The single biggest policy risk probably arises from President-elect Trump’s anti-globalization rhetoric. Threats to repeal international trade agreements and enact protectionist measures are clearly not helpful to global growth. Global trade volumes were already very weak before the US election. The replacement of low-cost imports by higher-cost domestically made products would lift US inflation and increase the cost of living for those Americans who could least afford it. For now, the market is assuming that the more extreme elements of Mr Trump’s policy platform will be moderated by either himself, his advisers or the Republican Party.

The base-case view is that US GDP and earnings are entering a new or extended ‘Growth’ phase, supported by the coming US fiscal stimulus. But, with the US economy already more late-cycle with respect to output and employment almost at full capacity, the question is how much can the growth/inflation mix improve?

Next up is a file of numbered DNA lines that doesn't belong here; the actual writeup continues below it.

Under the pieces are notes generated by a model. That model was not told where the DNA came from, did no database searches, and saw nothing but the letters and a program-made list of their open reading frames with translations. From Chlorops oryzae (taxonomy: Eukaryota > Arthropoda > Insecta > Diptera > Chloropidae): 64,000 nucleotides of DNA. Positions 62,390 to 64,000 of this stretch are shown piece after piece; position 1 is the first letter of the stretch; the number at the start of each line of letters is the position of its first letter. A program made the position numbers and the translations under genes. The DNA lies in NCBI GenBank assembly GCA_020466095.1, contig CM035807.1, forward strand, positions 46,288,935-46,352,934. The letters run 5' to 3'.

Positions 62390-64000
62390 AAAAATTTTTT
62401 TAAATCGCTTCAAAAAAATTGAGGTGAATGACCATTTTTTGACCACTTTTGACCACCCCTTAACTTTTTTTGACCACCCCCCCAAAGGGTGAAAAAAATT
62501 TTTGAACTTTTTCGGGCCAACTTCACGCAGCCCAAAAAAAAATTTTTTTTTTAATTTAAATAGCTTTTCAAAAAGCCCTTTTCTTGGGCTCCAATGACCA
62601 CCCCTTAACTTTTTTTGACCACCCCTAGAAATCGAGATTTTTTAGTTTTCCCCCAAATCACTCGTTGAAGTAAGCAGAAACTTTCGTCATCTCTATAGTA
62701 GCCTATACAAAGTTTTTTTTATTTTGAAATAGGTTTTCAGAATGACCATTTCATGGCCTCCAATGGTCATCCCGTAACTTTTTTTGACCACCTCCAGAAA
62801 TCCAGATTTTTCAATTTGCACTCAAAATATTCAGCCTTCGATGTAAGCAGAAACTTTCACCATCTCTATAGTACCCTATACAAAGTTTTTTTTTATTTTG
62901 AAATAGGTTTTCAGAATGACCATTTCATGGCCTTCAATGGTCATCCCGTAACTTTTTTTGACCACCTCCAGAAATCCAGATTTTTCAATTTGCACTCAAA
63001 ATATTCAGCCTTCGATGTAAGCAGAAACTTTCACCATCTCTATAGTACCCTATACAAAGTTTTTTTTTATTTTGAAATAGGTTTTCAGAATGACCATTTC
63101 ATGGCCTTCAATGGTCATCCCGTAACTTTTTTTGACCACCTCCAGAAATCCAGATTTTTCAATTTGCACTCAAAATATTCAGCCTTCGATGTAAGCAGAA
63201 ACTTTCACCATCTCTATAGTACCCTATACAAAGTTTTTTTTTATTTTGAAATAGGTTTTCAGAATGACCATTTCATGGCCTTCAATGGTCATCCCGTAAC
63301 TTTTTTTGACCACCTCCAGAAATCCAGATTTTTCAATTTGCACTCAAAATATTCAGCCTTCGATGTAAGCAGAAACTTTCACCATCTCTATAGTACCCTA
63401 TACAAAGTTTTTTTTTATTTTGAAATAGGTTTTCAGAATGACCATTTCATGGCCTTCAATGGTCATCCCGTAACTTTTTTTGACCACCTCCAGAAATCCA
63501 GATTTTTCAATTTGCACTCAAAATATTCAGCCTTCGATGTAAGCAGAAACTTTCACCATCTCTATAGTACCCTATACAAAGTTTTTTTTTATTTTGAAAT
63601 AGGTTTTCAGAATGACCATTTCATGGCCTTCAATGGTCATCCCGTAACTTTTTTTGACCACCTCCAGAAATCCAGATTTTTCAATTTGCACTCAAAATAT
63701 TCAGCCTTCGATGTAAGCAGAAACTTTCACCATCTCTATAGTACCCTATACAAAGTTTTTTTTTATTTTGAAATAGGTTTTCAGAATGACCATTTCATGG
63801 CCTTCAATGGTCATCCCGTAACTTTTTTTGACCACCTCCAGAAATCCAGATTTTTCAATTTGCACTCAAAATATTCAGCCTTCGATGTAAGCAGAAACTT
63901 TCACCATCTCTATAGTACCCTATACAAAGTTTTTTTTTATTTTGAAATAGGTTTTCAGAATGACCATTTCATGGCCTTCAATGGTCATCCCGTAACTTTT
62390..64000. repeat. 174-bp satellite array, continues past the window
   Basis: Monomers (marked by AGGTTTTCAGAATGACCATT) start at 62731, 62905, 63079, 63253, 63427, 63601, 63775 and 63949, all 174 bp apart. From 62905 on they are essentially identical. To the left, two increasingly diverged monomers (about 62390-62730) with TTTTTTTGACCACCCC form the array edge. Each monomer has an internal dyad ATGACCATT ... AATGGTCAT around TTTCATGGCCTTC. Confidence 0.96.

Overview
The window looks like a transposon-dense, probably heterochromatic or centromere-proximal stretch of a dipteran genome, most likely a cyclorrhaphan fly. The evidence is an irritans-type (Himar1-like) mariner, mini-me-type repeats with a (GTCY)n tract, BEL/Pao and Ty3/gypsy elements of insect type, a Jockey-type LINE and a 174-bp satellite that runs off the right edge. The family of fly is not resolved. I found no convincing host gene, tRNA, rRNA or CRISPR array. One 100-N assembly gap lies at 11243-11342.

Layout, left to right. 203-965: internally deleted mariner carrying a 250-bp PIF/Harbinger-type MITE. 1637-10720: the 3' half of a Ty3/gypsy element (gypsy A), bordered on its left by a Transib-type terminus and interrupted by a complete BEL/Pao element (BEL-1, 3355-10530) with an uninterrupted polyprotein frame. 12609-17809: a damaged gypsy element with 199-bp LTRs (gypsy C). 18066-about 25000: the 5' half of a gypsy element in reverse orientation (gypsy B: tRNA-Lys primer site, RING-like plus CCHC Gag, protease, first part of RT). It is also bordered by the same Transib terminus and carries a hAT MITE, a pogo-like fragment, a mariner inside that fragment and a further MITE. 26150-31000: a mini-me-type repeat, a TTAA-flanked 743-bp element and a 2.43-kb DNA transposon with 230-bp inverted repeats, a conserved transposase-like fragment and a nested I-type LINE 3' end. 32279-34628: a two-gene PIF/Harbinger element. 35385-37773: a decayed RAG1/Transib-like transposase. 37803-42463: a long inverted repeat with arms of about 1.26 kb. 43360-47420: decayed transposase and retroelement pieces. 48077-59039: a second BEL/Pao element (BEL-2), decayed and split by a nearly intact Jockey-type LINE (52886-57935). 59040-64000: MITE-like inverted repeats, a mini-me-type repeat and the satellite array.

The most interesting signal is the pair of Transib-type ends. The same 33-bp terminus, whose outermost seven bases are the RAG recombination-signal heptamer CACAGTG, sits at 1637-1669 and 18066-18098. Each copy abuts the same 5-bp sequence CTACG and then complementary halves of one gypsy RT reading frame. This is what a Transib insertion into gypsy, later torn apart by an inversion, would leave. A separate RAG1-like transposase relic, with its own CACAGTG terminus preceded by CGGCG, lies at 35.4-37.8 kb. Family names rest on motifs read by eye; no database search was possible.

In GS’s view July probably marked the “end of the affair” that investors have had with bonds for 35 years. While we are unlikely to see a rapid rise in bond yields from current levels, the turning point itself, and the moderating deflation risk premium, has been the key driver of the rotation we have seen since July.

GS have upgraded equities to Overweight (and remain Underweight bonds), so they have followed the risky rotation path. In the near term, the mix of growth optimism and rates is likely to be more important for risky assets than the actual growth/inflation mix itself. Higher rates have not been digested equally well by different assets as the growth optimism outside the US has been more muted. While US equities have made all-time highs, other assets have struggled to buffer higher yields as optimism has been more muted, with equity/bond return correlations in Europe and Emerging Markets staying positive. The reflation optimism has not been enough to outweigh higher bond yields in a number of those markets.